Mortgage in RivertonWhen it comes to financing your dream home, making wrong assumptions could actually hamper your ability to purchase the right property, warns an expert from The Mortgage Partner Inc. Sadly, there’s a chockfull of mortgage myths online that plenty of homebuyers actually believe. Below are 4 of the most common.

Mortgage Myth #1: The Best Option is Always the One that comes with the Lowest Mortgage Rate

Although the interest rate is crucial since it directly affects your monthly payment amount, you should know that there are more fees that could significantly differ from one offer to another. For example, the origination fee for covering paperwork and processing could differ between .5% and 1.5% depending on the lender. To ensure that you choose the best mortgage rate, a loan officer from Provo recommends that you consult with different lenders and request for a detailed list of all the costs related to the mortgage offer.

Mortgage Myth #2: You Have to Pay a 20% Down Payment

While this is an ideal number since you’ll owe less money because of the significant down payment, not all mortgage programs will require you to put down 20%. With the FHA loans, for example, you could opt to put down as little as 3.5% down payment, considering that you have a credit score of at least 580. Even borrowers with credit scores between 579 and 500 could qualify if they could make a 10% at the least.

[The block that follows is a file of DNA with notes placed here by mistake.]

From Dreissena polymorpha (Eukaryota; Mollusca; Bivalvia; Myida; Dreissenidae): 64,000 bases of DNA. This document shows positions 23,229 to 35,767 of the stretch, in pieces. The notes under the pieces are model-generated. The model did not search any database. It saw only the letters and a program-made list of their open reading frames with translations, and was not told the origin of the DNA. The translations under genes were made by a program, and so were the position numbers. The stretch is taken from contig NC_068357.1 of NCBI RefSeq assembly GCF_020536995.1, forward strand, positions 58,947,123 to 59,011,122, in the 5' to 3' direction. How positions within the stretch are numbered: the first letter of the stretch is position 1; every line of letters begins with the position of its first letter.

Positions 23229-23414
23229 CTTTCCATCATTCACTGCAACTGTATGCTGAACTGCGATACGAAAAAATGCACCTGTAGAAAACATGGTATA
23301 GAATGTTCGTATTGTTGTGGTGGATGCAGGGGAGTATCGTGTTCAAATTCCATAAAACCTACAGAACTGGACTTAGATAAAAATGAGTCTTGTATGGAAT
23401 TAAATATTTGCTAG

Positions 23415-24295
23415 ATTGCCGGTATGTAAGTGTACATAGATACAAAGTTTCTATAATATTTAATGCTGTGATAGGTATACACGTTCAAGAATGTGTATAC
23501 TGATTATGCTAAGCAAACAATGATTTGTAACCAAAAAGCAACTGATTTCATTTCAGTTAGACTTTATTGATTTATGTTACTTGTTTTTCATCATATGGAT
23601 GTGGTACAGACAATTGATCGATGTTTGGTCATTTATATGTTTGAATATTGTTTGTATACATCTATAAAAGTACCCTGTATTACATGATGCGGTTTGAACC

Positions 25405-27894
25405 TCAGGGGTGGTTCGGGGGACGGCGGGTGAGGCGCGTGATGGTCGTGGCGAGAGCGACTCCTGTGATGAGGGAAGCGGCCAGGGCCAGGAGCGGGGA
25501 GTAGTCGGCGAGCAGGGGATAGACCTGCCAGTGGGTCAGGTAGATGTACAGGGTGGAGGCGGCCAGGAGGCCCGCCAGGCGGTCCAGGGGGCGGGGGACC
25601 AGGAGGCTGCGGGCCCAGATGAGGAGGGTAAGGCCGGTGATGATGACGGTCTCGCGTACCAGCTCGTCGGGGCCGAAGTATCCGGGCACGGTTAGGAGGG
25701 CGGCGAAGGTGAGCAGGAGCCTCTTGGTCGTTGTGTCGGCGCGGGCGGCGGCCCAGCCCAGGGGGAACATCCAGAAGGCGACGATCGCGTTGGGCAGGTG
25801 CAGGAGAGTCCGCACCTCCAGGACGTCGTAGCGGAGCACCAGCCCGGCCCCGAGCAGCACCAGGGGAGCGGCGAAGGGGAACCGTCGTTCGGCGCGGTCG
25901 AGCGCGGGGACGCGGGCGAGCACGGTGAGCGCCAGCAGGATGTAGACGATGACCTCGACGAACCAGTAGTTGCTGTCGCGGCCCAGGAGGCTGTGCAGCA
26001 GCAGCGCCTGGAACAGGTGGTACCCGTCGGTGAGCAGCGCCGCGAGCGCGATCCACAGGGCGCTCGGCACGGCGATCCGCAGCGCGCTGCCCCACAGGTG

Mortgage Myth #3: ARMs are Only for the Risk Takers

An adjustable rate mortgage or ARM could be a sensible option for some borrowers. For example, an ARM is great for borrowers who plan to relocate within five years since your rate won’t start to adjust until you’ve already moved. Within that timeframe, you will have saved more interest since interest rates on ARMs are usually lower than fixed rate mortgages.

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Mortgage Myth #4: Preapproval and Prequalification are One and the Same

Simply not true. Essentially, prequalification means that you’ve already talked with a lender. Preapproval, on the other hand, indicates that your lender already has your paperwork, packaged the loan, and submitted your application to the underwriter for evaluation. While your application will still have to pass formal underwriting so you could purchase the property, your lender will have given you a formal letter detailing your preapproval status for a specific amount.

Now that you know that these mortgage myths are really nothing more than myths, go ahead and shop around for the best mortgage offer available to you.